At the beginning of this month, I not so subtly hinted at a significant decade in review post. This is that post.
Beginning with Book a Week in 2012, which was the impetus for starting this blog in the first place, I have reviewed almost 143 books on this blog. I read a book each week in 2012, but only started this blog on March 24, meaning not every book appeared on this blog. (For the truly archival experience, here's my RateYourMusic book list.) How do I know I have "almost 143 books on this blog", then?
From 2013-2019, I reviewed 91 books. Reviewing one book per month (with bonus books where appropriate), rather than one per week, allowed me to replace the old diary entry format with proper, longer-form reviews that still remained more or less close readings.
Here's a OneDrive spreadsheet (public, read-only) containing:
- All my books reviewed on the blog from 2013-2019, in chronological order of review date;
- Whether the book is fiction or non-fiction;
- Whether the book was recommended to me; and
- Whether the book was an e-book or in print.*
A quick overview of the results:
- 38 non-fiction books, versus 53 fiction books
- 29 recommendations, versus 62 I found on my own
- 17 e-books, versus 74 print books
The typical book I reviewed from 2013-2019 was fiction (58.2%), found on my own (68.1%) and, most emphatically, a print book (81.3%).
To translate these to NFL standings: (all percentages approximated to the closest W/L record)
- Print Books 13 - 3
- Found on Own 11 - 5
- Fiction 9 - 7
- Non-Fiction 7 - 9
- Recommendations 5 - 11
- E-Books 3 - 13
Although recommendations look low here, I read 29 of them. If you recommend me a book, I'll probably get to it at some point! (Neil Gaiman's American Gods, recommended to me in 2004 and finally read earlier this month, is admittedly a low point there. On the plus side, the first book on that entire list, Mitch Albom's Time Keeper, I read in January after receiving it as a Christmas present. I hope you're looking down on this list proudly, Grandma Gordon.)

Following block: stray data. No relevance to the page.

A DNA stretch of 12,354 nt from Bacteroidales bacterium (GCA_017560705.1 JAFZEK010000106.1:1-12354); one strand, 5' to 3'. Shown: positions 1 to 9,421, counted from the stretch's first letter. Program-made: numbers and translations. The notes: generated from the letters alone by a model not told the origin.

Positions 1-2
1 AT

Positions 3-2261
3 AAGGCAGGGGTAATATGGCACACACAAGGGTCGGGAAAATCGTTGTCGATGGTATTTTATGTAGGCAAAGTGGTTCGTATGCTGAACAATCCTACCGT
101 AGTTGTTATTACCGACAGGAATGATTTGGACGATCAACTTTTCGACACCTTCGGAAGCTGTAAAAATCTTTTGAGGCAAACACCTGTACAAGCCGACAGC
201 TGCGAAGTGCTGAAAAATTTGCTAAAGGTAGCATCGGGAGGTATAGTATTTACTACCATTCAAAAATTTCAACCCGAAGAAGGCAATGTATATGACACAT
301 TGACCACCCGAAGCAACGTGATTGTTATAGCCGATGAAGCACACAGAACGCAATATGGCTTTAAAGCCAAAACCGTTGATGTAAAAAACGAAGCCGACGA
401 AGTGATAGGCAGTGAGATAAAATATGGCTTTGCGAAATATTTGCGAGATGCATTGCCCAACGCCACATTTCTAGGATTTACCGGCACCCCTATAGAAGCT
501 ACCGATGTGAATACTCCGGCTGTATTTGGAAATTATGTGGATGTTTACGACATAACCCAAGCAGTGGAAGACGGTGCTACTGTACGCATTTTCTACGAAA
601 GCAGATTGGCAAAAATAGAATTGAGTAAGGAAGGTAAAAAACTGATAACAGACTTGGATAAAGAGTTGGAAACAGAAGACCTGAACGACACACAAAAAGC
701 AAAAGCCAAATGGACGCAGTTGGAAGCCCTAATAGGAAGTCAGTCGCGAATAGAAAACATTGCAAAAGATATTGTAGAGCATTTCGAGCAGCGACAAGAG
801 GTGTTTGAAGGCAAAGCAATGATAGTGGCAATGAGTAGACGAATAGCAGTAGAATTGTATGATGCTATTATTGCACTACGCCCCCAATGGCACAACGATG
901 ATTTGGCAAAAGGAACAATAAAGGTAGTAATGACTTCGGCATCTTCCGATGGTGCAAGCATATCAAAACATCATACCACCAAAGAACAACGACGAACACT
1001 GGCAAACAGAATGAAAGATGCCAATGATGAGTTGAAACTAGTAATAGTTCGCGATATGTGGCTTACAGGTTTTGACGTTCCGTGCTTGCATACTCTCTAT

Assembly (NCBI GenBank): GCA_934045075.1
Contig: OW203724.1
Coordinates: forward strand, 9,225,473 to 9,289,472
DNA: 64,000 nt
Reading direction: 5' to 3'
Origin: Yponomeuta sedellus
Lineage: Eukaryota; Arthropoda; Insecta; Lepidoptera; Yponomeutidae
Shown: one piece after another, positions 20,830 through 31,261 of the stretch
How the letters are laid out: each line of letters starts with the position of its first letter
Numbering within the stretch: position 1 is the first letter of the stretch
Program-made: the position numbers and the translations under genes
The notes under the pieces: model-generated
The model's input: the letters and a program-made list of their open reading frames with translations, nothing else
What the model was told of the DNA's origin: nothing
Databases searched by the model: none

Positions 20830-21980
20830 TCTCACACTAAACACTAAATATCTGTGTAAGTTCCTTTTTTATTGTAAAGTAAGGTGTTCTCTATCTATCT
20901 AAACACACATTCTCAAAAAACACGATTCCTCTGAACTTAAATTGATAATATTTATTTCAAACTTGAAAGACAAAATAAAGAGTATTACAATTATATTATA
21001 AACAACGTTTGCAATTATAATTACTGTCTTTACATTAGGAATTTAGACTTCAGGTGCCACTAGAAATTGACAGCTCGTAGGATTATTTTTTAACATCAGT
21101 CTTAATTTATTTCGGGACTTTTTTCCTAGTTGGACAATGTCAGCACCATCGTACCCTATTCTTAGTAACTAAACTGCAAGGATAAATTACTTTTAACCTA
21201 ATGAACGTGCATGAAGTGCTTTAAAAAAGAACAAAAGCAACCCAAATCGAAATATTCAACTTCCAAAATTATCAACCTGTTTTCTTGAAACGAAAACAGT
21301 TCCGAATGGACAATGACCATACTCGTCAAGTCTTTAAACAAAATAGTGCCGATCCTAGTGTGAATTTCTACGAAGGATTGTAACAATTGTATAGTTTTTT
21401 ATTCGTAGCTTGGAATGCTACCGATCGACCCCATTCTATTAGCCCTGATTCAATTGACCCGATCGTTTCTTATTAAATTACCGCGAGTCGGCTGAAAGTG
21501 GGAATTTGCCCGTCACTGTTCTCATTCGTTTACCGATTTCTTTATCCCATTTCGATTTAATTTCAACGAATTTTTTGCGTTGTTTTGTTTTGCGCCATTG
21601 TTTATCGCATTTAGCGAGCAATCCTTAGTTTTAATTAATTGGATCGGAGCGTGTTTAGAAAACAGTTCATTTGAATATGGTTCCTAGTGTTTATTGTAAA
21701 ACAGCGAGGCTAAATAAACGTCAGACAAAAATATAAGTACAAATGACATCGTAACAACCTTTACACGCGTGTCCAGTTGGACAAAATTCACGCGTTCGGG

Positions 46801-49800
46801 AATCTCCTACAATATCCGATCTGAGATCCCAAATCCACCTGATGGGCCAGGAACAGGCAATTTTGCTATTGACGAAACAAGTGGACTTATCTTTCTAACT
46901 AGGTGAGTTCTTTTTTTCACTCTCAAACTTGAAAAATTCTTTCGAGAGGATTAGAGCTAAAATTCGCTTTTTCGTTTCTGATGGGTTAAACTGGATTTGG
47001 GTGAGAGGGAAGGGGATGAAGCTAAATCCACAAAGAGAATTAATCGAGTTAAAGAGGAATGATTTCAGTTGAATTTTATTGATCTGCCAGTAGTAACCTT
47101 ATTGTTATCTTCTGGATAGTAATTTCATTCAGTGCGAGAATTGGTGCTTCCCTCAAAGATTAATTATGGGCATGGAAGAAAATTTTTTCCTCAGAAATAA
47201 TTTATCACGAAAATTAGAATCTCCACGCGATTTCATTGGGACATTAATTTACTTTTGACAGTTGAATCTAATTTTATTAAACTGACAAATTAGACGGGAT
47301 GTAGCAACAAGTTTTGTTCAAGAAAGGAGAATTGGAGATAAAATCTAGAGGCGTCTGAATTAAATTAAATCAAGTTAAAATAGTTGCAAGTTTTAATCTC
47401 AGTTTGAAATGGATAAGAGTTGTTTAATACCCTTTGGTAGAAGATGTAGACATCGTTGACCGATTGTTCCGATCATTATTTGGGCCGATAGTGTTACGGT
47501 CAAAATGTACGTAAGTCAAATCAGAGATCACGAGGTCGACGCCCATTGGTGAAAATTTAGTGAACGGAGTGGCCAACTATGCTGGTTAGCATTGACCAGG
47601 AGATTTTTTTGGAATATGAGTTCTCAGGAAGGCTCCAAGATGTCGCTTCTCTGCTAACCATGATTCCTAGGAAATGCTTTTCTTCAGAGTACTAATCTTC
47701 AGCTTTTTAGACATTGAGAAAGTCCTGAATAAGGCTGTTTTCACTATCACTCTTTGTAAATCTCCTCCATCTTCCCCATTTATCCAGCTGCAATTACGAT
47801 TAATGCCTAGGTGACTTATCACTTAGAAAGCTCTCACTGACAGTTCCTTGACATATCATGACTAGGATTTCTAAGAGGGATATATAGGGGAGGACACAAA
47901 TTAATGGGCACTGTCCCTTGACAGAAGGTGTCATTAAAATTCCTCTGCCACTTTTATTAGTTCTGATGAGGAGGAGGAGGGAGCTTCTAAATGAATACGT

The longest fiction book I reviewed can only possibly be Patrick Rothfuss's epic fantasy The Name of the Wind. (No, really, it's so long Rothfuss had to write a blog entry explaining to fans why some publishers split it up.) The longest non-fiction is probably Morris Dickstein's Dancing in the Dark, a book so hulking I was incapable of reading it on public transit. For my sake, I'm glad these were both such great books. I own, but have not yet read, Rothfuss's follow-up, The Wise Man's Fear.
The shortest fiction book I reviewed is probably either Neil Gaiman's Coraline or Charles Dickens's A Christmas Carol. (Gaiman blogged about Coraline's shortness. Don't you love when Dickens is a contender for the shortest book?) Averaged out, are they A Christmas Coral? (Christmas in the tropics sounds nice.) Or Caroline? (A story about a girl who doesn't get her name confused by strangers.) The shortest non-fiction book I reviewed is Adam Kahane's Collaborating with the Enemy.
None of the above includes the many other great books I read, did not review, but mentioned elsewhere on this blog. These include such notable titles as Bill Bryson's A Short History of Nearly Everything, C.S. Lewis's The Screwtape Letters, and Scott Smith's A Simple Plan. (Links to my mentions of them, not to the books themselves.)
Honourable mention in all these categories goes to Mervyn Peake's The Gormenghast Trilogy. I read it, and opined on it, all 953 pages.
Happy New Year 2020! The 2010s are almost behind us but we'll never forget them.
There isn't enough time,
There never was
Ease of Reading: Subterranean
Educational Content: Priceless
*Many of the e-books I read were classics that obviously predated the existence of e-books. The books listed here are the exact copies I read, not the original mode of publication. This stat is more to track my own reading habits than to suggest that I gravitate toward e-readers. I don't even own an e-reader, preferring to read e-books the old-fashioned way: as PDFs.